This is not an easy lesson for someone who should still have the innocence of youth. It’s the kind of lesson we are barraged with in the media from Disney and Marvel hero stories where the protagonist always has their parents killed or otherwise taken away up-front, and the rest of the book is the hero’s journey of someone forced to grow up too fast and save the world, Gotham City, the forest or whatnot. No wonder Disney bought Marvel. Batman is Bambi.

Dem folks who work primarily motivated by their emotions use the false dichotomy strategy of trying to reduce things to black and white often. They do this because they are not smart enough, or are unpracticed in the art of using their parasympathetic nervous system to override their sympathetic nervous. As triggers trigger, as they are wont to do because triggers are everywhere, they become more and more emotional, and they start to lose their ability to think. If you’ve lived a mostly sheltered life, you just haven’t been exposed to he ever present triggers in life. Again, shame on your parents for sheltering you.

It’s like being the coachman on a horse-driven carriage and your horses get spooked. You’re the coachman! It doesn’t matter if your horses are young and don’t know any better. You don’t jump off the carriage and start beating the horse. As the coachman (coachperson? do we retroactively change our language?) you’re the cognizant, experienced, indeed more intelligent human.

Yes, people hate it in conversation but I’m a speciest. Humans are smarter than horses because Star Trek Vulcan-style rational intelligence is more important than emotional intelligence, even in rapidly changing situations. That’s the skill, people: to be people and not animals. Sure, people are animals too, but we’re higher order animals, fact. We built the pyramids. We wrote the Bible. We invented the Internet. We’re the ones who are going to build the AI that’s going to take over the world… oh, yeah, that’s another story.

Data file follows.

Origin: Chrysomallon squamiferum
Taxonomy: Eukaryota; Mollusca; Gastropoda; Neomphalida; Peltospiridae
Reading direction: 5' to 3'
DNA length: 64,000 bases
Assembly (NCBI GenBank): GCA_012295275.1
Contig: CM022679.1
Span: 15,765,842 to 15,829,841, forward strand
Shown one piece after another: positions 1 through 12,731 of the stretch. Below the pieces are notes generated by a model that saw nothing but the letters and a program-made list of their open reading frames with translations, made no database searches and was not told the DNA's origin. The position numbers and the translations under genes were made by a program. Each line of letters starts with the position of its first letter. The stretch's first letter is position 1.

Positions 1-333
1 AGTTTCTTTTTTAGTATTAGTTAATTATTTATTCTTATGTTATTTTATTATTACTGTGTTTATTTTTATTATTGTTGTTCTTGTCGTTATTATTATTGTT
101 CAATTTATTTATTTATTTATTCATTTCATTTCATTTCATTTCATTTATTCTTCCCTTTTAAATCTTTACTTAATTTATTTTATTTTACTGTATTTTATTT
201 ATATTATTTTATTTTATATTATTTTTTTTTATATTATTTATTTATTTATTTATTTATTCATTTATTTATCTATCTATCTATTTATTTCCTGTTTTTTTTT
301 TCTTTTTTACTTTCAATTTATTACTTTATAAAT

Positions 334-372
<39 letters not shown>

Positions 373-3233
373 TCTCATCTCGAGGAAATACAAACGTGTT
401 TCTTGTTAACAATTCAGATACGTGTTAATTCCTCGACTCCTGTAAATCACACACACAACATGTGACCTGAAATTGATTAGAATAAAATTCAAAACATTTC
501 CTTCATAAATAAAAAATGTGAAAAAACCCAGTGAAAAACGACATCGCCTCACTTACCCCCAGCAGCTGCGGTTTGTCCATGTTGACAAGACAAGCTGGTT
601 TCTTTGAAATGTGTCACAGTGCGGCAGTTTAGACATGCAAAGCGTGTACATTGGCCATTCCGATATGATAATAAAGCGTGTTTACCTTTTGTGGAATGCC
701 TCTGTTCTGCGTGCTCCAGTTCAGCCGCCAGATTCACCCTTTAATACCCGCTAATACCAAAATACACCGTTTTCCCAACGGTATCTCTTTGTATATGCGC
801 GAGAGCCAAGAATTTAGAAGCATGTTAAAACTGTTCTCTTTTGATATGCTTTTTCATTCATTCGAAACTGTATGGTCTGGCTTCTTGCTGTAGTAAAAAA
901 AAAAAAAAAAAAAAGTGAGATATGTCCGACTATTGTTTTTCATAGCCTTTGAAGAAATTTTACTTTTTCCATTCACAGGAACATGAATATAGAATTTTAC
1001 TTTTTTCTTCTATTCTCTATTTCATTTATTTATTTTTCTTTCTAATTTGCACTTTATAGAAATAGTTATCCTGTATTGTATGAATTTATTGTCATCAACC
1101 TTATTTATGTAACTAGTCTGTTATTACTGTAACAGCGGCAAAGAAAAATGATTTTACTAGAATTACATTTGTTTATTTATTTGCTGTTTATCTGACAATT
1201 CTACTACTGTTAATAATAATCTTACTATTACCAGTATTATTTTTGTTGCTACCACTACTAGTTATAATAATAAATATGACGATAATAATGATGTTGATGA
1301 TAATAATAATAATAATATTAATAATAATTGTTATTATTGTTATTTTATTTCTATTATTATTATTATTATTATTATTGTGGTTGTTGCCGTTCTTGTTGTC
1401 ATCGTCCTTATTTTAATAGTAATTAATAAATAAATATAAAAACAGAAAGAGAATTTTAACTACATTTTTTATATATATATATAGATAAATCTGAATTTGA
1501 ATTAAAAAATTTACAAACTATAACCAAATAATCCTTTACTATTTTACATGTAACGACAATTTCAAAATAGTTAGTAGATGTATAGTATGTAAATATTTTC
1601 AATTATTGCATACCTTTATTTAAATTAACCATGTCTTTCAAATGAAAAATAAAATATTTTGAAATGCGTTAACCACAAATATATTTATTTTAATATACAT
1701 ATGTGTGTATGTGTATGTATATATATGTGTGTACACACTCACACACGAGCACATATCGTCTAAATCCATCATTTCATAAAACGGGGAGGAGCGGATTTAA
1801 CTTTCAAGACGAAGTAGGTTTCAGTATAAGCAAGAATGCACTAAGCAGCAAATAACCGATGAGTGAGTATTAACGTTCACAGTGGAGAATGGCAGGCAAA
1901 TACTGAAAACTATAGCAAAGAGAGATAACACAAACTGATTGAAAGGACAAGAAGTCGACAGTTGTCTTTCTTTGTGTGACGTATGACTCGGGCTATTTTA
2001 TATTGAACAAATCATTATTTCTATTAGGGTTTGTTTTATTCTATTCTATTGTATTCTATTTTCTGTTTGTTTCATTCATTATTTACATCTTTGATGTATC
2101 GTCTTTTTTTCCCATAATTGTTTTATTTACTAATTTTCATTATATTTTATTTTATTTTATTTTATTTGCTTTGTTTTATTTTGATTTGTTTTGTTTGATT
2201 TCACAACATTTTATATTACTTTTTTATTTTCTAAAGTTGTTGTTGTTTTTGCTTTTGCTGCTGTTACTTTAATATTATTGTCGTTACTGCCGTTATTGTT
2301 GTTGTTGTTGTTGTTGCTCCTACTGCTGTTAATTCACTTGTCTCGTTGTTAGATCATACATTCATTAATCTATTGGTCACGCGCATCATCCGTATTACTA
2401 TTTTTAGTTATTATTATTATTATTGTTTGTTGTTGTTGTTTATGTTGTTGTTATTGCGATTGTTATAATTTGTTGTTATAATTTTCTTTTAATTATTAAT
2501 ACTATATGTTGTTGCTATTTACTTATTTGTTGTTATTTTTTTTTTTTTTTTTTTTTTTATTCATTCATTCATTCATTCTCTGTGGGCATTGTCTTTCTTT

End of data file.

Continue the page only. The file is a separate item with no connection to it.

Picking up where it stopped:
But you get it. Even when the shit hits the fan, the hand of reason stays on the rudder. The coachman stays in the driver’s seat with firm hands on the reins. He (they) may have to snap the reins and shout. But do you use a horsewhip? Do you beat the horse? Do you jump down off the drivers seat and engage in hand-to-hand combat? No, dumbass! You stay in the drivers seat and use your skills as a seasoned driver who agreed to take on that responsibility and you get through the situation. Don’t beat the horse.

To say that the horse had it coming because they were provoked into the situation with known triggers is to set the horse up to be at fault. You might even find yourself medicating the horse and saying there’s something wrong with it. That’s a sick coachman and they’re the ones who should get out of the business, or be taking the medication themselves or else that’s never to to be a healthy ride, a healthy horse, or a healthy life.

Of course I’m speaking in broad generalities, which is very appropriate in this situation because it’s quite the opposite of false dichotomies. They are both tools of the fallacious. Just a reminder to help fortify that rational mind of yours:

The solution is to examine the issue in a more nuanced way. Don’t let them frame you.

If someone’s framing you, remove the frame. Broaden the view. Take the blinders off. Cure your myopia. Tell all the many stories that some picture might actually be telling. Entertain the notion that the unthinkable, what the framing is designed to keep you from seeing is actually the case.

Projection much, Mike? Of course you have to ask that question, and I trying to frame anyone? No, of course not. I’m trying to make people not believe what they’re told at first pass and to use the judgement of their own eyes, ears and senses. Examine the horse. Ask about this and that. Put it through some exercises and tests to see if it’s developing naturally. Be as objective and open minded as possible in these evaluations. And get those evaluations done in as emotionless and rationale way possible. That shades-of-grey rainbow spectrum truth will come out, as non-binary as it is.